Friday May 24, 2019
The grounds, procedure, and forum for the removal of the Chairman of the National Accountability Bureau have been the subject of much debate in recent years, and have particularly garnered interest since Justice (retd) Javed Iqbal’s meeting with journalist Javed Chaudhry (followed by Javed Chaudhry’s columns in Daily Express) and press conference last week.
Given the current legal framework, the two options appear to be proceedings before the Supreme Judicial Council or removal by the President of Pakistan on grounds of either misconduct or incapacity in accordance with the General Clauses Act.
The confusion in this case stems from the way the subject is dealt with in the NAB Ordinance. Section 6 of the law, which relates to the appointment procedure of the NAB Chairman, also provides that the Chairman “shall not be removed except on the grounds of removal of a Judge of the Supreme Court of Pakistan.” Under Pakistani law, the grounds for removal of a SC judge are misconduct (as defined under the code of the conduct for judges of the SC and high courts) or incapacity.
The law, however, is conspicuously silent on the procedure that has to be followed to remove the Chairman, as well as the forum or body that has the power to remove them from office. This omission is highlighted even more when compared with other constitutional or statutory provisions that relate to the removal of heads of constitutional or statutory bodies.
Take, for example, Article 215(2) of the Constitution, which lays down the procedure for the removal of the Chief Election Commissioner and other members of the Election Commission. The provision clearly states that the Commissioner or members of the Election Commission “shall not be removed from office except in the manner prescribed in Article 209 for the removal from office of a Judge…” Similar language can be found in the respective laws regarding the removal of the heads of other statutory bodies, such as the Chairman of the National Commission for Human Rights.
One reason for this omission could be that when originally promulgated in 1999, the NAB Ordinance did not provide for any security of tenure for the Chairman, who was in office only “during the pleasure of the President.” The Supreme Court in the Asfandyar Wali case in 2001 questioned this provision, and directed that, among other things, the NAB Ordinance should be amended to provide that the Chairman, NAB, “shall not be removed from office except on grounds of removal of a Judge of the Supreme Court of Pakistan.” The SC’s direction was verbatim made part of the amended NAB Ordinance in 2001, without much thought going into the procedure for removal. This oversight seems to have persisted even until today.
In the absence of an express procedure or forum laid down under the law, the question is how then can the NAB Chairman be removed?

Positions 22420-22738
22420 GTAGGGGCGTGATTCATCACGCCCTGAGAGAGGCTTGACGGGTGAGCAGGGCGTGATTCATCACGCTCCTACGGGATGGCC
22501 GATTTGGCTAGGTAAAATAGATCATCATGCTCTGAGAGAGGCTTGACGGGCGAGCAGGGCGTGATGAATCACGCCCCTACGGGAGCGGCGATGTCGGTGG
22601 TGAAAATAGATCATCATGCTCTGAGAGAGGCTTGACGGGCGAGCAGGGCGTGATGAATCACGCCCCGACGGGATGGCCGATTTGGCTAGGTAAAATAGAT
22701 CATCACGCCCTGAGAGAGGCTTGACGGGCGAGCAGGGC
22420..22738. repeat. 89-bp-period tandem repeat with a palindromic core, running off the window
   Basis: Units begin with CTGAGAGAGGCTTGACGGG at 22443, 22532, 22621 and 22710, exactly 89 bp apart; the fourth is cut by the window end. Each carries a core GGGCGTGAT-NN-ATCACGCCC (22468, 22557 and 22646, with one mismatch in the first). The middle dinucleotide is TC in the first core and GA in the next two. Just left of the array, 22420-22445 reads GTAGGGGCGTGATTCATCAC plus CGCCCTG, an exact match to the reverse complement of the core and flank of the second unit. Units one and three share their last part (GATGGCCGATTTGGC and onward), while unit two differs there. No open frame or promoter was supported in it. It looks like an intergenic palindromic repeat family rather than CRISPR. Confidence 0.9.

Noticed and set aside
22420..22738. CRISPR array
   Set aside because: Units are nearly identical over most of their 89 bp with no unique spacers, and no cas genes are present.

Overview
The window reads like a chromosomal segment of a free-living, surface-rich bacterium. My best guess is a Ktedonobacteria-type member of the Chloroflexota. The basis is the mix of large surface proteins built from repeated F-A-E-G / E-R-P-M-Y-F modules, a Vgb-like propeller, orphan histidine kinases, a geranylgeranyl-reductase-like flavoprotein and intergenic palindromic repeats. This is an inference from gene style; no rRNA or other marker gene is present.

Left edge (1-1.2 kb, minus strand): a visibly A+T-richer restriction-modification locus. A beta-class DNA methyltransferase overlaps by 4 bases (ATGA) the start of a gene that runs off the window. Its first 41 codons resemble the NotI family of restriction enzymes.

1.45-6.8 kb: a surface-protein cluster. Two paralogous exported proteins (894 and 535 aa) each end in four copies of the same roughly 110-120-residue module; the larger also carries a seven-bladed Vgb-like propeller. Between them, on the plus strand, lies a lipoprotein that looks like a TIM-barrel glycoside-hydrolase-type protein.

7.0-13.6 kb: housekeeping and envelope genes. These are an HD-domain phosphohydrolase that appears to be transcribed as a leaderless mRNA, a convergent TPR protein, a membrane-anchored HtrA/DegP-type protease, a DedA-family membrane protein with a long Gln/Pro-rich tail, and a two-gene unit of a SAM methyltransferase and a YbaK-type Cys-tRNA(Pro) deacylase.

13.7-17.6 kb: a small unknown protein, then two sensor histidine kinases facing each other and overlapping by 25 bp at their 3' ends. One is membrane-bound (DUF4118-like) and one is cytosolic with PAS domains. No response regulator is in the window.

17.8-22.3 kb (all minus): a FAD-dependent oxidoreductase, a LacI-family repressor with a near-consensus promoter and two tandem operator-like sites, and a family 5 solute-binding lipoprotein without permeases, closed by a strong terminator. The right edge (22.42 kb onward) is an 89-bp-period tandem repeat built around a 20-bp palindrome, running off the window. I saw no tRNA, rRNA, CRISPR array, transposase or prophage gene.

Since S.6 of the NAB Ordinance refers to grounds of removal of a Supreme Court judge, one answer could be that the body responsible for holding Supreme Court judges accountable - which is the Supreme Judicial Council - shall also have the power to remove the Chairman of NAB. The SJC rules provide that the procedure prescribed in the rules shall also apply to “proceedings against other office holders who can be removed from office in the manner prescribed by Article 209 of the Constitution.” If this applied to the NAB Chairman, information by “any person” is sufficient to initiate an inquiry against a judge (or in this case, NAB Chairman) for misconduct.
However, it should be stressed that NAB Ordinance does not specify that NAB Chairman shall be removed in the manner prescribed by Article 209 – it only states that the conduct for removal would be that of a SC judge.
Courts too have not provided any clarity on this question. In fact, in the Panama judgment, one of the prayers of the petitioners was that the SC should direct a reference in the SJC against the NAB Chairman. In his judgment, Justice Khosa observed, “initiating proceedings against the Chairman, National Accountability Bureau, under Article 209 of the Constitution may involve some jurisdictional issues…”
Another option that may be considered is provided in the General Clauses Act. Section 16 of the law provides that “where…a power to make any appointment is conferred, then, unless different intention appears, the authority having (for the time being) power to make the appointment shall also have power to suspend or dismiss any person appointed (whether by itself or any other authority) in exercise of that power.” To put it simply, this provision encapsulates the general doctrine that “a power to appoint includes the power to remove.”
According to S.6 of the NAB Ordinance, the appointing authority in the case of the NAB Chairman is the President of Pakistan, which means that the President may be the competent authority to remove Chairman of NAB, but only on grounds for which judges of the Supreme Court can be removed i.e. misconduct or incapacity.
It should also be noted that according to Article 48 of the Constitution, in the exercise of his functions, the President acts on advice of the Prime Minister or the Cabinet, except for matters that the President is empowered under the Constitution, where he may act in his discretion.
As the Government and Opposition are deliberating over reform of the NAB laws, they should consider clarifying the procedure for removal of the NAB head – as the law stands, this omission and consequent confusion could have serious consequences for the independence and accountability of the Chairman, and of the National Accountability Bureau more generally.
Omer is a legal adviser for the International Commission of Jurists. She can be reached at [email protected]
Note: The views expressed are those of the author, and do not necessarily reflect the official policy or position of Geo News or the Jang Group.